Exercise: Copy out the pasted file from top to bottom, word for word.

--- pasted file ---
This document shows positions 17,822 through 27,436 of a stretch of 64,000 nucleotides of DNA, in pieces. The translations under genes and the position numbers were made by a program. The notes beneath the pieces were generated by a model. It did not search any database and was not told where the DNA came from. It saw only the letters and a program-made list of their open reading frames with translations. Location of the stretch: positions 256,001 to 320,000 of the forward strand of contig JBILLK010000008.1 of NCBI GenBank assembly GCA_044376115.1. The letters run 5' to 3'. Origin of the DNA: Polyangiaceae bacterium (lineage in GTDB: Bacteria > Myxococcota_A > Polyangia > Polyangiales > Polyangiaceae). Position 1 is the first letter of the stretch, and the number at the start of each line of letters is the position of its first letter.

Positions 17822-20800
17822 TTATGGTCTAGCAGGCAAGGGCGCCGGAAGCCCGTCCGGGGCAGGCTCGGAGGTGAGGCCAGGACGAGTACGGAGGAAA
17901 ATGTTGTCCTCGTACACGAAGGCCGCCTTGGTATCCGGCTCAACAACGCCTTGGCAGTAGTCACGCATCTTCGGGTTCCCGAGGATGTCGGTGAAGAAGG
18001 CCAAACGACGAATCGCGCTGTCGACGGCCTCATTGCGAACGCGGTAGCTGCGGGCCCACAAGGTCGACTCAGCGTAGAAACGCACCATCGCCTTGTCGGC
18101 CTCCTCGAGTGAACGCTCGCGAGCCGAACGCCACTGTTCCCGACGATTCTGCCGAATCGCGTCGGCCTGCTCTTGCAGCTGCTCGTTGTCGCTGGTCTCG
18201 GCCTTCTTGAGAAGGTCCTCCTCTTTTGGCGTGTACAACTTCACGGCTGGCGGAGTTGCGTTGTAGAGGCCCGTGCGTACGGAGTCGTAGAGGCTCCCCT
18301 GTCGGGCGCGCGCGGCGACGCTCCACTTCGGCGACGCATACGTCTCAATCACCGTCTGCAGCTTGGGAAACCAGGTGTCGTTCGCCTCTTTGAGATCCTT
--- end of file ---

This document shows positions 17,822 through 27,436 of a stretch of 64,000 nucleotides of DNA, in pieces. The translations under genes and the position numbers were made by a program. The notes beneath the pieces were generated by a model. It did not search any database and was not told where the DNA came from. It saw only the letters and a program-made list of their open reading frames with translations. Location of the stretch: positions 256,001 to 320,000 of the forward strand of contig JBILLK010000008.1 of NCBI GenBank assembly GCA_044376115.1. The letters run 5' to 3'. Origin of the DNA: Polyangiaceae bacterium (lineage in GTDB: Bacteria > Myxococcota_A > Polyangia > Polyangiales > Polyangiaceae). Position 1 is the first letter of the stretch, and the number at the start of each line of letters is the position of its first letter.

Positions 17822-20800
17822 TTATGGTCTAGCAGGCAAGGGCGCCGGAAGCCCGTCCGGGGCAGGCTCGGAGGTGAGGCCAGGACGAGTACGGAGGAAA
17901 ATGTTGTCCTCGTACACGAAGGCCGCCTTGGTATCCGGCTCAACAACGCCTTGGCAGTAGTCACGCATCTTCGGGTTCCCGAGGATGTCGGTGAAGAAGG
18001 CCAAACGACGAATCGCGCTGTCGACGGCCTCATTGCGAACGCGGTAGCTGCGGGCCCACAAGGTCGACTCAGCGTAGAAACGCACCATCGCCTTGTCGGC
18101 CTCCTCGAGTGAACGCTCGCGAGCCGAACGCCACTGTTCCCGACGATTCTGCCGAATCGCGTCGGCCTGCTCTTGCAGCTGCTCGTTGTCGCTGGTCTCG
18201 GCCTTCTTGAGAAGGTCCTCCTCTTTTGGCGTGTACAACTTCACGGCTGGCGGAGTTGCGTTGTAGAGGCCCGTGCGTACGGAGTCGTAGAGGCTCCCCT
18301 GTCGGGCGCGCGCGGCGACGCTCCACTTCGGCGACGCATACGTCTCAATCACCGTCTGCAGCTTGGGAAACCAGGTGTCGTTCGCCTCTTTGAGATCCTT